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Creating a Financial Forecast for Your Practice 101

Creating a financial forecast for your physical therapy practice is challenging. This article will outline the best practices involved when estimating your practice's future success.

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Creating a Financial Forecast

Forecasting the future is difficult, but you don't need a psychic to figure out what business will look like for your physical therapy practice. All you need is your previous financial statements, a general understanding of running a PT business, and some timely research that can guide your predictions.

In this article, you'll learn how to create a financial forecast for your PT practice so you can accomplish goals like receiving investor funding, planning a budget, starting a practice from scratch, or even expanding your operation.

Gather Your Records

The first step of any financial forecasting for your practice starts with proper bookkeeping. If you don't have access to the prior years' financial statements, you'll need to collect and create the balance sheets, cash flow statements, and income statements using the following:

  • Debt Collections
  • Business Expenses
  • Vendor Accounts
  • Invoices

These financial statements will look different depending on your physical therapy practice's specialization, but the usage is the same. They help PTs understand what's going in and coming out of their practice's pocketbook. You can also leverage these documents to invest in new assets, create a budget, understand profitability, secure a loan, and make taxes easier.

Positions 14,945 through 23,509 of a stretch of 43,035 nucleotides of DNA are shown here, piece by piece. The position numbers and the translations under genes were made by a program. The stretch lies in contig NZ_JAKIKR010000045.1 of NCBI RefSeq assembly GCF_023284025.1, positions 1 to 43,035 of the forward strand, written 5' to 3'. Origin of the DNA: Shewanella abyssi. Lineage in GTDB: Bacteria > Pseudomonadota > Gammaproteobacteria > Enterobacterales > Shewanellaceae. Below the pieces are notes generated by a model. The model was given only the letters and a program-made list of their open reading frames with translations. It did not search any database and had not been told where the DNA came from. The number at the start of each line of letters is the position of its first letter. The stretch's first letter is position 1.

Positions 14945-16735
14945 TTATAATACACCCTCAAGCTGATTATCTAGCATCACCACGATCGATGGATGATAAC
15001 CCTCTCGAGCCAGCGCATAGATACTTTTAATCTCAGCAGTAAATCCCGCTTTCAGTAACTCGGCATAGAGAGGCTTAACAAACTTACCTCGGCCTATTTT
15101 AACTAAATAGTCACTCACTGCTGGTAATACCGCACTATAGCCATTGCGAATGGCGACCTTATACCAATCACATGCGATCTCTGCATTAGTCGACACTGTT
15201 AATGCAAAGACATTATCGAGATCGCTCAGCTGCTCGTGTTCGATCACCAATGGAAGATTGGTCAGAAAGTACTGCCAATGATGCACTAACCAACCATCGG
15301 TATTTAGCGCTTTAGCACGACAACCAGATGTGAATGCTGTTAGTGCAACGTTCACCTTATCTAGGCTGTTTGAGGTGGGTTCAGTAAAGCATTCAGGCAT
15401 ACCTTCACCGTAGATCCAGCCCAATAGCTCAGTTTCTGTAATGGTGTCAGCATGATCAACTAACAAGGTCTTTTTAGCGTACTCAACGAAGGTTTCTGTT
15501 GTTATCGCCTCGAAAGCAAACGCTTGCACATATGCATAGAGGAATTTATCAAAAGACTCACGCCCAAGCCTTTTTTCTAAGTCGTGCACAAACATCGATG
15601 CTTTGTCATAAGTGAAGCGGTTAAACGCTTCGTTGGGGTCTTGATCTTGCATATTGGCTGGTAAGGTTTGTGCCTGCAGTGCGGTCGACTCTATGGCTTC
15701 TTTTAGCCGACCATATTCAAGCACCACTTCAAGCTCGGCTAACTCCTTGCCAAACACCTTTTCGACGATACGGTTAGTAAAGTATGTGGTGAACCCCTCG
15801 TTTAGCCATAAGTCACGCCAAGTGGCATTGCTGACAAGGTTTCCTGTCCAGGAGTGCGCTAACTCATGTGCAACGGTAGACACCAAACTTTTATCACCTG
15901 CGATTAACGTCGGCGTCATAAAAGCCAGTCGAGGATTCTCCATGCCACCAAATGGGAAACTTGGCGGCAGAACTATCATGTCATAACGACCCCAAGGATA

Luckily, most accounting software (or bookkeepers) will organize these for you, provided they exist. There's no reason to worry if they don't; there are still ways you can compile a financial forecast without the use of historical data.

Decide on the Method of Forecasting

Most financial forecasting relies on a blend of historical financial data and research-based conclusions. The combination you choose for your practice depends on whether you have historical data, any major shifts in your business, and the outlook for physical therapy.


Grabbing data from previous years is one of the most reliable ways to create a financial forecast for your practice. Instead of relying on the "what ifs," knowing what your practice historically produces can help you predict future numbers. Your previous balance sheets, cash flow statements, and income statements can help you spot growth trends over the years. The more data you have, the more accurate your predictions will be.